Rhett Butler: Nice Guy

By Amanda Marcotte
Thursday, October 2, 2008 23:43 EDT
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I have one huge quibble with Michael Kimmel’s otherwise excellent book Guyland. It’s towards the end, when he veers a tad close to validating the complaint of Nice Guys® everywhere, which is that their very Niceness means all women everywhere will reject them. There’s a lot of problems with that I won’t go into, but I do think Kimmel is right that a lot of young women are trained to believe that they find someone who positions himself as untameable and tame him, and that’s romantic. But a lot of young women reject that myth, and yet somehow the Nice Guys® never seem to discover young women that are eager to have a boyfriend that already comes with a sympathetic shoulder and respect pre-installed. I can’t help but think that, since there are a lot of young women like that, the Nice Guy® myth about how women all love jerks and not him will usually mean he’s not as nice as he says, or he defines “women” very narrowly. But enough of that. You’ve heard it before.

None of this is even remotely to be taken as an endorsement of “Gone With The Wind”. Not its plot, characters, acting, and especially not its politics. Also, spoilers of “Forgetting Sarah Marshall”.

No, my quibble is the example Kimmel uses to show how young women are socially conditioned into self-destructive romantic choices. He leans on “Gone With The Wind”, using Rhett Butler as an example of the cad that the ladies can’t resist and Ashley Wilkes as the boring but dependable guy, and the assumption is that Scarlett makes the mistake of picking Rhett, and Kimmel leans on the notorious rape scene to prove this. But I’ve seen that movie. He’s got it completely backwards. For all that Ashley is a milquetoast, he’s actually the higher-status cad, and Rhett is the Nice Guy® who can’t catch a break. During the whole entire movie, Scarlett carries a torch for Ashley, who treats her like shit, using her for erotic thrills behind his long-suffering wife’s back and coasting through life on his status in the community. Rhett is a scraper and a hard worker who builds his fortune from scratch, and he is devoted to Scarlett, propping her up and loving her for years without her returning it or even respecting him.

Really, the whole story is sort of a pitch-perfect revenge fantasy for Nice Guys®. The bitchy but irresistible hot chick who thinks she’s so special keeps using the Nice Guy® for his money and his sympathy, but doesn’t love him. She even refuses him sex! How dare she! No, instead she loves that jerk that is just using her. The rape scene is part of the fantasy—one night the Nice Guy® cracks and shows her who’s boss, and she melts and loves it, as he always knew she would. But the real fantasy is the one lurking behind every bitter Nice Guy® rant. One day she’s going to realize what a fool she’s been all along loving that jerk, and come crawling back on her knees to you. And then you’re going to laugh in her face and leave her despondent on the floor, having lost everything for being so foolish. A delicious fantasy that probably doesn’t happen to as many Nice Guys® as movies would have you believe.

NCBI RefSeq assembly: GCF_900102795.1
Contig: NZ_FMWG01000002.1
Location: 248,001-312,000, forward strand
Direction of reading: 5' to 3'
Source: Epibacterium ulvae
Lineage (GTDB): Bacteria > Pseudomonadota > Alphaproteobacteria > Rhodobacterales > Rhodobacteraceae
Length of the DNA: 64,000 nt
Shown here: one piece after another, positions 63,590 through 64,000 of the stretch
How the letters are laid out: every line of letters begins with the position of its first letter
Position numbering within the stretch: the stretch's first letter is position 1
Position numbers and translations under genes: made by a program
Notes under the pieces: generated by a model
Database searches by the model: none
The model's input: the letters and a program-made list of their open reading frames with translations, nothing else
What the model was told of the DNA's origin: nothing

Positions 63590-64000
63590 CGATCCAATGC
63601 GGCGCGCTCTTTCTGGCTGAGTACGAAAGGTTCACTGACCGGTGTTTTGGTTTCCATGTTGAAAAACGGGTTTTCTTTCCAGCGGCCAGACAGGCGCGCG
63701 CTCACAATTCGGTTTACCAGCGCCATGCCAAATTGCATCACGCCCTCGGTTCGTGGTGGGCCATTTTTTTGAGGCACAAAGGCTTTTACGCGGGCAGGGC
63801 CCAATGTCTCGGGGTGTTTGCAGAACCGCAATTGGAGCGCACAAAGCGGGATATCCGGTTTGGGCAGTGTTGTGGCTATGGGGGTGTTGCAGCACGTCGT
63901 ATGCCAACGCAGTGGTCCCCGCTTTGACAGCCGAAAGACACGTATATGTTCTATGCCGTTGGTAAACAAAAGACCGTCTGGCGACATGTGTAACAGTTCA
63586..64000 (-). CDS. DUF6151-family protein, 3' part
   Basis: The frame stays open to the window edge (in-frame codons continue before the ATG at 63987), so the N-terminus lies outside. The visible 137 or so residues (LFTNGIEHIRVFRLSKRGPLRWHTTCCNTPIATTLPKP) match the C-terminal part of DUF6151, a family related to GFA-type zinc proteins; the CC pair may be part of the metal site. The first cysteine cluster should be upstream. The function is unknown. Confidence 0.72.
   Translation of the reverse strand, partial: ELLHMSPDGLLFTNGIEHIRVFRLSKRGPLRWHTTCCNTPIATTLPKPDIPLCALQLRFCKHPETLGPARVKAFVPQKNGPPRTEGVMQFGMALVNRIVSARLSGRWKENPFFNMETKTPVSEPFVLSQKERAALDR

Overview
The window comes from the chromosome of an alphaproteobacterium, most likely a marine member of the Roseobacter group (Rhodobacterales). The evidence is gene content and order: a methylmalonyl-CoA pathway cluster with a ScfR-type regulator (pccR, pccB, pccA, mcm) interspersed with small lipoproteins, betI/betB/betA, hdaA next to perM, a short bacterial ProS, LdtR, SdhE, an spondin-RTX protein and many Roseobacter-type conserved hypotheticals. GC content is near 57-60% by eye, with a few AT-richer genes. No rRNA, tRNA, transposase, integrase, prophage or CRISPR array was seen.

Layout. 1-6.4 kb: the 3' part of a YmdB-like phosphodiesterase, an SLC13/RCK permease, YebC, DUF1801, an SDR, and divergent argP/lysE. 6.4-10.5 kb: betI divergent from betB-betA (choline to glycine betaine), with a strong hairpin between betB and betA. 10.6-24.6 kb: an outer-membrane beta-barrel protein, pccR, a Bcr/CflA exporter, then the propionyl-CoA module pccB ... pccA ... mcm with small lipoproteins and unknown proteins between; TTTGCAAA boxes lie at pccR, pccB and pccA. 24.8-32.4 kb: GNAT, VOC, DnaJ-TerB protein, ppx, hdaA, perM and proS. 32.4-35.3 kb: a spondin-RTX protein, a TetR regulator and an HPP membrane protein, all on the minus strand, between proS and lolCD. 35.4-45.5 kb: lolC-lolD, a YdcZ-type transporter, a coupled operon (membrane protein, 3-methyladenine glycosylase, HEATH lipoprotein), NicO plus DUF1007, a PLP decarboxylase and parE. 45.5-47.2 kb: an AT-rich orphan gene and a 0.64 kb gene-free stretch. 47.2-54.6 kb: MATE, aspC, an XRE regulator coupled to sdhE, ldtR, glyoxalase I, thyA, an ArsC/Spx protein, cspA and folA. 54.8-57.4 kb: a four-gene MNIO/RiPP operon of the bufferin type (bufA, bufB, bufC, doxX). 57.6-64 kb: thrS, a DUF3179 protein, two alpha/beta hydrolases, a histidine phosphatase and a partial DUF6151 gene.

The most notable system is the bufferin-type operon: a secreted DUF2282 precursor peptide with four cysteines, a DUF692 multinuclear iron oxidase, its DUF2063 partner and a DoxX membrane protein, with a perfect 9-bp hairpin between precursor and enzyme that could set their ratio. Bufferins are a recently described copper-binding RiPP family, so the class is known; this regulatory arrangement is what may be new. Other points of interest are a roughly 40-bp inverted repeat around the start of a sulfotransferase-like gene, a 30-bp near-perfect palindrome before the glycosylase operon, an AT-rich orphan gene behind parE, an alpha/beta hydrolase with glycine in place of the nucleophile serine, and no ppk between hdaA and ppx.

By the way, I saw “Forgetting Sarah Marshall” last night, and I’ll be damned if it didn’t have the same vile Nice Guy® fantasy in it. The worst part was I had some high hopes that the movie would be smarter than to just make Sarah Marshall this horrible villain who needs to be humiliated for having the nerve to dump our hero, because there’s a scene where she explains why she had to dump him and how hard she worked at the relationship. Really, the scene where Sarah explains herself is great. It’s a quick jab at the male privilege that wrecks so many hetero relationships—he lays on the couch, scarfing Cheetos in his sweatpants while she reads books, takes seminars, cries her eyes out, busts her ass trying to make it work, and he never even notices. So after making it clear that the hero deserved to be dumped do we have the routine humiliation of the ex-girlfriend, one that leaves her a) prone b) half-naked and c) whining? Hell, even Scarlett O’Hara got better treatment than that, and she really was a user. That final scene with Sarah was bullshit.

Amanda Marcotte
Amanda Marcotte
Amanda Marcotte is a freelance journalist born and bred in Texas, but now living in the writer reserve of Brooklyn. She focuses on feminism, national politics, and pop culture, with the order shifting depending on her mood and the state of the nation.
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